MEDWAY, MA -- Cybex International Inc. had second quarter 2009 net sales of $27.8 million compared to $33.1 million for the corresponding 2008 period, according to the company’s financials released yesterday. Cybex reported a net loss for the second quarter of 2009 of $2.1 million, compared to net income of $0.1 million reported for the corresponding 2008 period. It also announced that it was in violation of certain financial covenants in its loan agreement, but the company is negotiating with its banks to receive waivers, Art Hicks, COO of Cybex, said in a conference call with analysts yesterday.
For the six months ended June 27, 2009, Cybex had net sales of $56.7 million compared to $72.9 million for 2008. The loss for the six months ended June 27, 2009 was $3.5 million compared to net income of $1.4 million for 2008.
John Aglialoro, chairman and CEO, said in a statement from the company, “The current sales environment continues to be weak. We believe our customers, particularly fitness clubs and similar facilities, continue to be cautious, delaying purchases. Margins have been negatively affected by several factors, most particularly the lower sales levels. We expect fitness clubs to resume purchasing to previous levels in the future, and in the meantime we are focusing on other markets that will represent incremental sales to Cybex.”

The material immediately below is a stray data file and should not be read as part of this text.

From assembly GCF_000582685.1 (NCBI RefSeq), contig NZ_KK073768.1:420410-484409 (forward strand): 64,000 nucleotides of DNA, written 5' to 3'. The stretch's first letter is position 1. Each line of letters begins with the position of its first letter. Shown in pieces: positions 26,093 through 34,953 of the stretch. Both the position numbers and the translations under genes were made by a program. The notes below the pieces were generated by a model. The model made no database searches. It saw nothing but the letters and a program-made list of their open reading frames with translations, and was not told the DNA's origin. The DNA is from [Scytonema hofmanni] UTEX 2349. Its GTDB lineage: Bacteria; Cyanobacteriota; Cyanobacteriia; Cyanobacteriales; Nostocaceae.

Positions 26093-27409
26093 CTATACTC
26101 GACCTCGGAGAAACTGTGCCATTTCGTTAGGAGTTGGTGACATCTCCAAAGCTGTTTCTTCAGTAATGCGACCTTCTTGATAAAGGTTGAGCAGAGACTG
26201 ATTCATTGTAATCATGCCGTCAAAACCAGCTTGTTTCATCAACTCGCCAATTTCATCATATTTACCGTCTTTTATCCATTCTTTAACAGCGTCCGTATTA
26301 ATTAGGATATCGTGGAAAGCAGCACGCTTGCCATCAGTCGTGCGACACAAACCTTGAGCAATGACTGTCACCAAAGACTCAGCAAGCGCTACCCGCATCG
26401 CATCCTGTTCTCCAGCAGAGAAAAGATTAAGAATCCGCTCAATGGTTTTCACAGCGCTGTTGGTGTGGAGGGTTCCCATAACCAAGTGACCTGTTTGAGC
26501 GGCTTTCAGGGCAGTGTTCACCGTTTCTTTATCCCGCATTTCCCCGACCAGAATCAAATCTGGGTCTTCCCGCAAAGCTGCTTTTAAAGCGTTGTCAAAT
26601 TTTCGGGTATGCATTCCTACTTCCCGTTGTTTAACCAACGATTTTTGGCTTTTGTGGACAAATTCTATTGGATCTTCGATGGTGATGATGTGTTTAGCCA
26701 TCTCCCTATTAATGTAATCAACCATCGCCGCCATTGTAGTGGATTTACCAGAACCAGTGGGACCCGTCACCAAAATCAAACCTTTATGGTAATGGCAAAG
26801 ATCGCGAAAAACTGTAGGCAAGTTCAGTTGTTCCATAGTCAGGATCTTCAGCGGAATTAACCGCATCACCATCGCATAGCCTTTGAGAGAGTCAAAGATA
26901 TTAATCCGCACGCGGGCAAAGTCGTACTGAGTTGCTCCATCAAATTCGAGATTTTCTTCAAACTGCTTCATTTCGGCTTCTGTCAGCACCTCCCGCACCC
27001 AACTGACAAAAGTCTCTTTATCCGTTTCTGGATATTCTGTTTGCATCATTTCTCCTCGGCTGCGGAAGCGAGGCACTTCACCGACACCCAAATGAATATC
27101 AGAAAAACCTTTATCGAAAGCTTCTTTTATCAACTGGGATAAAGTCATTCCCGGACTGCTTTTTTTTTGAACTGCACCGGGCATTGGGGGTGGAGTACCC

During the conference call, Aglialoro said that commercial sales were down worldwide for Cybex, but more so in North America and the United Kingdom, where large chains don’t seem to be spending as much as in Brazil, China, India and other developing countries where the economy hasn’t declined as drastically.
Aglialoro went on to say that the company was closely controlling costs, but the company was not reducing its pricing as drastically as some of its competitors. In fact, Hicks noted in the call that Cybex’s selling prices in 2009 were actually higher than in 2008.
Aglialoro said that the company has had layoffs, and remaining employees have taken pay cuts. Cybex also reduced its contributions to employees’ 401(k) plans.
Steel costs declined in the second quarter, but Aglialoro says that decline would have a greater affect on margins in the third quarter.